Agricultural land is land that is managed for farm use and land with agricultural potential. These uses
include pasture land, crop land, horticultural land, maple groves, Christmas tree, orchards and class 2, 3,
and 4 soils as defined by the Canadian Land Inventory. Ensuring availability of agricultural land allows
for future generations to farm.
There are many issue areas that are impacting agricultural land use. According to the “Preservation of
Agricultural Land” report by the Agriculture Land Review Committee, Nova Scotia has a little over 29%
(1.57 million hectares) if its land classed as Agriculture. Of these 1.57 million hectares, 182 thousand
hectares was being farmed in 2006. The report indicated that agriculture land abandonment, urban
sprawl/development, soil fertility and impact of rising water on dykeland are all issues of concern that
must be addressed. Beyond insuring availability of agricultural land for present and future generations,
increasing land values, property migration when sold and trespassing are all significant concerns among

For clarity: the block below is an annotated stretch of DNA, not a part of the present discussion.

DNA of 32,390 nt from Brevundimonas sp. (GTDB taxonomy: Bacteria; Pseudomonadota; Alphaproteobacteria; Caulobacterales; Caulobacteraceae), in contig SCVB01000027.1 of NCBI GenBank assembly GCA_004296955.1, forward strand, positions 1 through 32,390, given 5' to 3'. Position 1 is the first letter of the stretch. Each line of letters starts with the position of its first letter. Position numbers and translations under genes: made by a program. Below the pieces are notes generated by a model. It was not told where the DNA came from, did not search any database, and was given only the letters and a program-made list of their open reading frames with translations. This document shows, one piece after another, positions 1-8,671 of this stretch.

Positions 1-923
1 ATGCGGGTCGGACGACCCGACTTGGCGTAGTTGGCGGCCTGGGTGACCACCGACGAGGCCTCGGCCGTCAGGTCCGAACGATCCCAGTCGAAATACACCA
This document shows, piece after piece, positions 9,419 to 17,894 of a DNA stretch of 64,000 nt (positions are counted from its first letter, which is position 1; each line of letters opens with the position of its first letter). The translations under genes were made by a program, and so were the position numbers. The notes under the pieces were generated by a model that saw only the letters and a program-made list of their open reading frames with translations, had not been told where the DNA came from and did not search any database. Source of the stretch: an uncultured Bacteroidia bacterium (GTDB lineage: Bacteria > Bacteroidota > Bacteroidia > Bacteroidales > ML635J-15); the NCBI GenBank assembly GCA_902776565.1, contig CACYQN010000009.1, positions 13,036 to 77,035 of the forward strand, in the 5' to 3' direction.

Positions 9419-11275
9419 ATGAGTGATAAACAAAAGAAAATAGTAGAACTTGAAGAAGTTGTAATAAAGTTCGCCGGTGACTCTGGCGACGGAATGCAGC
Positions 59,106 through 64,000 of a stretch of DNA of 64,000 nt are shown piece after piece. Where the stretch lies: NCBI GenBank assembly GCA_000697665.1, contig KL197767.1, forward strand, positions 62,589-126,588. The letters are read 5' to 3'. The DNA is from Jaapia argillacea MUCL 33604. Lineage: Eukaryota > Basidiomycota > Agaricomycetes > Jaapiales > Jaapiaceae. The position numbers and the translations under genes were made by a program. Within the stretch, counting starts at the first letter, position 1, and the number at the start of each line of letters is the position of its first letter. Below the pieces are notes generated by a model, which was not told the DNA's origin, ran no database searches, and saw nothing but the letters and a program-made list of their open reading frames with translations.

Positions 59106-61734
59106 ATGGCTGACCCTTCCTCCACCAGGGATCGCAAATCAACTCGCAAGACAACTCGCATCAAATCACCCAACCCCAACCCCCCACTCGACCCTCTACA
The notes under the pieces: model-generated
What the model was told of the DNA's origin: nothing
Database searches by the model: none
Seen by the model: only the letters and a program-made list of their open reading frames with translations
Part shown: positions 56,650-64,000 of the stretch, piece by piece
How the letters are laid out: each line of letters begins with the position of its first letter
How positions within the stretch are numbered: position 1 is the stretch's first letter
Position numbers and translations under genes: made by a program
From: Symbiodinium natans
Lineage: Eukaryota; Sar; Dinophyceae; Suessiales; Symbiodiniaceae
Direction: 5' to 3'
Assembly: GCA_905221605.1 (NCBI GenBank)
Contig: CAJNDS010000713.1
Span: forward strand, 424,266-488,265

In 2017, NSFA convened an Agricultural Land Policy Committee to continue work on addressing the
aforementioned issues as well as other recommendations. The committee’s goal is to examine and work
toward implementation of the recommendations in the Preservation of Agriculture Land Report. The
committee has representation from varying organizations who are impacted by work directly with
agricultural land, including NSFA Executive and Council, Nova Scotia Department of Agriculture,
Department of Natural Resources, Annapolis Valley Farmland Trust Society, Department of Municipal
Affairs, Union of Nova Scotia Municipalities, and Perennia.
It shall be the policy of the Nova Scotia Federation of Agriculture to address land issues through a joint committee and collaborative effort. The Federation will lobby for a comprehensive land use strategy that will include an agricultural land bank, 0% taxation on land owned by a registered farm or land actively maintained as farmland by a registered farmer, access to Crown Land for agriculture use, and support for those who bring land into agriculture production. The Federation will also use the appropriate avenues to request at minimum that 5,000 acres of agriculture land be placed under easement within the five-year review of EGSPA.